Date: July 5th, 2012
Author: Daniel Lublin
Publication: Metro

Do they still matter?

Do contracts really matter or are they irrelevant? In the often confusing world of workplace law, why are some agreements upheld, when many others are simply overlooked? The answer depends on the purpose that the contract is meant to serve.
Independent contractor agreements: It usually will not matter that workers have signed agreements stating they are contractors and not actually employees. Often, the contract represents little else than a “label,” which is seldom sufficient. The true test is how the parties actually behave.
Post-employment restrictions: Many contracts contain broad restrictions preventing workers from competing with their former employers or soliciting their old clients following their departure. In certain cases these agreements will be enforced but in many others, they will easily be struck down. Why? This is because employers often take a kitchen sink approach to drafting these restrictions. They bargain for more protection than they actually need but in doing so they sometimes get none at all. In general, the more one-sided a non-solicitation or non-competition agreement, the less likely a court will be to respect it.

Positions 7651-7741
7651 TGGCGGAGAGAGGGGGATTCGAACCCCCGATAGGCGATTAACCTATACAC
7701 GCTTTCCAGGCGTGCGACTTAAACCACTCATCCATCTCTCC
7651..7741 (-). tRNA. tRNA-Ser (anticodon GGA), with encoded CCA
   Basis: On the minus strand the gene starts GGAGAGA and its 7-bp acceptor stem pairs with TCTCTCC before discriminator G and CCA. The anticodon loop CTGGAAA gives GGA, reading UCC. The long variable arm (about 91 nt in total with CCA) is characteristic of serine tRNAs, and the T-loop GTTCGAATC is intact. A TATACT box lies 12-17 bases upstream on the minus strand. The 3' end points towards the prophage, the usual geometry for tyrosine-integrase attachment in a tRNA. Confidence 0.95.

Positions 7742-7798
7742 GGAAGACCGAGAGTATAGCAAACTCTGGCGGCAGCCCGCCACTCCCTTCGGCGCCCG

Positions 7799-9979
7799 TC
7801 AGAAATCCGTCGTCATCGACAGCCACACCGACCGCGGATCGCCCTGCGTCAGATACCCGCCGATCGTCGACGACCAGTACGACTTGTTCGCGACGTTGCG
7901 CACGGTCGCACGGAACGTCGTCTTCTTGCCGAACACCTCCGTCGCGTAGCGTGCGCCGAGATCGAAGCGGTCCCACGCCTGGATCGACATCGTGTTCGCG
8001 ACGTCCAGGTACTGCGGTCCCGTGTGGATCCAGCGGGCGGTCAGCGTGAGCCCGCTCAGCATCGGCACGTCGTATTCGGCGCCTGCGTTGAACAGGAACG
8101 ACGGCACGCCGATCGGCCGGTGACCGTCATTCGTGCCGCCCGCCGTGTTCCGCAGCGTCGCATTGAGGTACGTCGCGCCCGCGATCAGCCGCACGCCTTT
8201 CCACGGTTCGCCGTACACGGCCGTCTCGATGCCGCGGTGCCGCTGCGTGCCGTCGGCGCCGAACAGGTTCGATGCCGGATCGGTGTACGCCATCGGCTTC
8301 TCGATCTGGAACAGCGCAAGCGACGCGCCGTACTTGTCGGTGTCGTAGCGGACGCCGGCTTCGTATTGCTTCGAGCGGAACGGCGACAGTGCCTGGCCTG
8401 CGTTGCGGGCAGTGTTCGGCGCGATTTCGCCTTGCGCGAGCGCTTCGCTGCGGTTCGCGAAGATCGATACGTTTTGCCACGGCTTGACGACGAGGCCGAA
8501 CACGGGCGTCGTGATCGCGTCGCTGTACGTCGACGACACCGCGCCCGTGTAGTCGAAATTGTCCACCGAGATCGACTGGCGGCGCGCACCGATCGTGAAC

Policy manuals: In one recent case, the employer argued that since the employee had not reported harassment as she was required to under the company’s policy manual, the company could not take any steps to address it. As a result, it argued, it was the employee who had breached the employment relationship, not the harasser. The court easily dismissed this notion. Although terms in a policy manual can sometimes operate as conditions of an employee’s job, those terms must be reasonable or they will not be upheld.
Termination clauses: Similarly, contractual language surrounding termination is often challenged by employees. This is because even without a contract, there is an implied right to reasonable treatment upon termination. Why would anyone agree to anything less? Employees do not always negotiate contracts on the same footing as their employer. Therefore, courts have developed a number of tests to protect them. If the contract is ambiguous, fails to respect statutory standards or is executed under duress, it could be set aside.

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